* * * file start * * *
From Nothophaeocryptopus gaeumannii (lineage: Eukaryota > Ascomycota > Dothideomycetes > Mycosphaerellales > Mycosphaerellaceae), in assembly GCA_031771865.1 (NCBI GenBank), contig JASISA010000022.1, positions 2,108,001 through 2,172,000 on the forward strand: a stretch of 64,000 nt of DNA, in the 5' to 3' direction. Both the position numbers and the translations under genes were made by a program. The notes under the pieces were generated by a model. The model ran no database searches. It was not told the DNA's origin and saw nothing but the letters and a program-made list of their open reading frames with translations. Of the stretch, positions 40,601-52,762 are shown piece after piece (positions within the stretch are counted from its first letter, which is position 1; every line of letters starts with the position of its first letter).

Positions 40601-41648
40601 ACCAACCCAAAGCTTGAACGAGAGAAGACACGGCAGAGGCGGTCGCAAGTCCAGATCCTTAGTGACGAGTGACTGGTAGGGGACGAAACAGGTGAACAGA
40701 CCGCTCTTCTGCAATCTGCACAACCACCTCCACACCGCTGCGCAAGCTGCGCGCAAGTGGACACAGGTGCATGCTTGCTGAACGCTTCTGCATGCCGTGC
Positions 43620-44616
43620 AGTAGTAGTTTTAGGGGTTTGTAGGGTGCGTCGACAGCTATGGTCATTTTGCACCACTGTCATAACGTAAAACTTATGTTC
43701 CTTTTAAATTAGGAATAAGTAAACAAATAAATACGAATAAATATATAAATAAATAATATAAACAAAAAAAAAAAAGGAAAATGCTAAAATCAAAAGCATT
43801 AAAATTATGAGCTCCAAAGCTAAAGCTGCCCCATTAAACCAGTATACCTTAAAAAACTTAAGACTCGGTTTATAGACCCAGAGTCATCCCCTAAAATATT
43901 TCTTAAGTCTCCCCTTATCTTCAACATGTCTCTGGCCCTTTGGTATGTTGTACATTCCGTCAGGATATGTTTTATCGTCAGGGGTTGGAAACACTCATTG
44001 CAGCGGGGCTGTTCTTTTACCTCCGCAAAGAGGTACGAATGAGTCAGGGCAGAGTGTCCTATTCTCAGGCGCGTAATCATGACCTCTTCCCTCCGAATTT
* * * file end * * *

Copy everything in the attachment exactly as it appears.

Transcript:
From Nothophaeocryptopus gaeumannii (lineage: Eukaryota > Ascomycota > Dothideomycetes > Mycosphaerellales > Mycosphaerellaceae), in assembly GCA_031771865.1 (NCBI GenBank), contig JASISA010000022.1, positions 2,108,001 through 2,172,000 on the forward strand: a stretch of 64,000 nt of DNA, in the 5' to 3' direction. Both the position numbers and the translations under genes were made by a program. The notes under the pieces were generated by a model. The model ran no database searches. It was not told the DNA's origin and saw nothing but the letters and a program-made list of their open reading frames with translations. Of the stretch, positions 40,601-52,762 are shown piece after piece (positions within the stretch are counted from its first letter, which is position 1; every line of letters starts with the position of its first letter).

Positions 40601-41648
40601 ACCAACCCAAAGCTTGAACGAGAGAAGACACGGCAGAGGCGGTCGCAAGTCCAGATCCTTAGTGACGAGTGACTGGTAGGGGACGAAACAGGTGAACAGA
40701 CCGCTCTTCTGCAATCTGCACAACCACCTCCACACCGCTGCGCAAGCTGCGCGCAAGTGGACACAGGTGCATGCTTGCTGAACGCTTCTGCATGCCGTGC
Positions 43620-44616
43620 AGTAGTAGTTTTAGGGGTTTGTAGGGTGCGTCGACAGCTATGGTCATTTTGCACCACTGTCATAACGTAAAACTTATGTTC
43701 CTTTTAAATTAGGAATAAGTAAACAAATAAATACGAATAAATATATAAATAAATAATATAAACAAAAAAAAAAAAGGAAAATGCTAAAATCAAAAGCATT
43801 AAAATTATGAGCTCCAAAGCTAAAGCTGCCCCATTAAACCAGTATACCTTAAAAAACTTAAGACTCGGTTTATAGACCCAGAGTCATCCCCTAAAATATT
43901 TCTTAAGTCTCCCCTTATCTTCAACATGTCTCTGGCCCTTTGGTATGTTGTACATTCCGTCAGGATATGTTTTATCGTCAGGGGTTGGAAACACTCATTG
44001 CAGCGGGGCTGTTCTTTTACCTCCGCAAAGAGGTACGAATGAGTCAGGGCAGAGTGTCCTATTCTCAGGCGCGTAATCATGACCTCTTCCCTCCGAATTT